Elastic/Logstash/Kibana Integration

We can integrate the Poppins application logfile with the Elastic/Logstash/Kibana stack so we can monitor the Poppins backup jobs.

Poppins logfile

The Poppins application logfile looks like this:

"2015-11-12 00:28:21" "ocampo" "SUCCESS" "00:13:21" "/root/poppins/logs/ocampo.2015-11-12_001500.poppins.success.log" "0.1"
"2015-11-12 00:45:00" "martins" "SUCCESS" "00:30:00" "/root/poppins/logs/martins.2015-11-12_001500.poppins.success.log" "0.1"
"2015-11-12 01:14:39" "hong" "ERROR" "00:59:38" "/root/poppins/logs/hong.2015-11-12_001500.poppins.error.log" "0.1"
"2015-11-12 01:22:19" "kingsley" "SUCCESS" "01:07:18" "/root/poppins/logs/kingsley.2015-11-12_001500.poppins.success.log" "0.1"

We will split the Poppins logfile into individual, meaningful field entries which can be indexed by Elasticsearch. Once they have been indexed, we can query them with Kibana.

Let’s dissect the logfile entries. Let’s take the following entry:

"2015-11-12 00:28:21" "ocampo" "SUCCESS" "00:13:21" "/root/poppins/logs/ocampo.2015-11-12_001500.poppins.success.log" "0.1"
Type of field Arbitrary name we choose to map it to Field in the logstash logfile Summary
Date/Time timestamp (“2015-11-12 00:28:21”) Start of backup job.
Hostname servername (“ocampo”) Remote host.
Word result (“SUCCESS”) Result of the backup job: SUCCESS, ERROR or WARNING.
Time value duration (“00:13:21”) Duration of the backup job.
Some text logfile (“/root/poppins/logs/..”) Location of the remote host logfile on disk.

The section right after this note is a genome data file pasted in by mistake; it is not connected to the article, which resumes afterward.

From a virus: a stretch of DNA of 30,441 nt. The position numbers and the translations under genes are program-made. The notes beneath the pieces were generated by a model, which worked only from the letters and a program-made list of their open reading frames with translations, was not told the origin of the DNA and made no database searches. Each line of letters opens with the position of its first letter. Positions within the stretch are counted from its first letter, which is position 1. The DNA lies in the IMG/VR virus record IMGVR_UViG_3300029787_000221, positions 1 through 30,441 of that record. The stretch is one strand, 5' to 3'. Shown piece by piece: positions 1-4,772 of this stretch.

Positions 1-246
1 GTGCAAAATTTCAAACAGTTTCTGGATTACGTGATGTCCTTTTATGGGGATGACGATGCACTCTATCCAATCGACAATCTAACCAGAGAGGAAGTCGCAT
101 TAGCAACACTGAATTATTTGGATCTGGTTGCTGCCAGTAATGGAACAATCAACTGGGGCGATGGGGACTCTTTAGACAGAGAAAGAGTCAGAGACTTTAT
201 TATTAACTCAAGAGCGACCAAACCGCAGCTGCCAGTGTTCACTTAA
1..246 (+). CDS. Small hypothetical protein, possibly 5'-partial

Version number poppinsversion (“0.1”) Poppins version

Import into Logstash

Creating a custom import filter for Logstash can be a tricky operation. Using Grok Constructor, we can easily construct the Logstash input filter:

Logfile:

"2015-11-12 00:28:21" "ocampo" "SUCCESS" "00:13:21" "/root/poppins/logs/ocampo.2015-11-12_001500.poppins.success.log" "0.1"

Logstash Filter:

"%{TIMESTAMP_ISO8601:timestamp}" "%{HOSTNAME:servername}" "%{WORD:result}" "%{TIME:duration}" "%{GREEDYDATA:logfile}" "%{GREEDYDATA:poppinsversion}"

Now that we’ve created our Logstash filter for our Poppins log entries, we need to implement it into our logstash input filter. Because we created this filter ourselves, we will need to define it.

Create a Logstash filter for Poppins as follows:

Filename: “14-poppinslogs.conf“
Contents:
filter {
if [type] == "poppinslogs" {
grok {
patterns_dir => "/<path>/<to>/<patterndir>/patterns"
match => { "message" => "%{POPPINSLOG}" }
}
}
}

In the above example we use our own self defined patterns, but the following definition would have worked as well:

filter {
if [type] == "poppinslogs" {
grok {
match => { "message" => "%{TIMESTAMP_ISO8601:timestamp}" "%{HOST:server}" "%{WORD:result}" "%{TIME:startrun}" "%{GREEDYDATA:logfile}" "%{GREEDYDATA:poppinsversion}"
}

The defination %{POPPINSLOG} is defined in the following file:

“/<path>/<to>/<patterndir>/patterns/poppinslogs”

The content looks like this::

POPPINSCONSTRUCT "%{TIMESTAMP_ISO8601:timestamp}" "%{HOST:server}" "%{WORD:result}" "%{TIME:startrun}" "%{GREEDYDATA:logfile}" "%{GREEDYDATA:poppinsversion}"
POPPINSLOG %{POPPINSCONSTRUCT}

Forward

Finally, we need to configure the logstashforwarder to send the poppinslogs to the Logstash server.

Thanks to Xavier Tomaszynski for this article.

 

Advertisements

Leave a Reply

Fill in your details below or click an icon to log in:

WordPress.com Logo

You are commenting using your WordPress.com account. Log Out / Change )

Twitter picture

You are commenting using your Twitter account. Log Out / Change )

Facebook photo

You are commenting using your Facebook account. Log Out / Change )

Google+ photo

You are commenting using your Google+ account. Log Out / Change )

Connecting to %s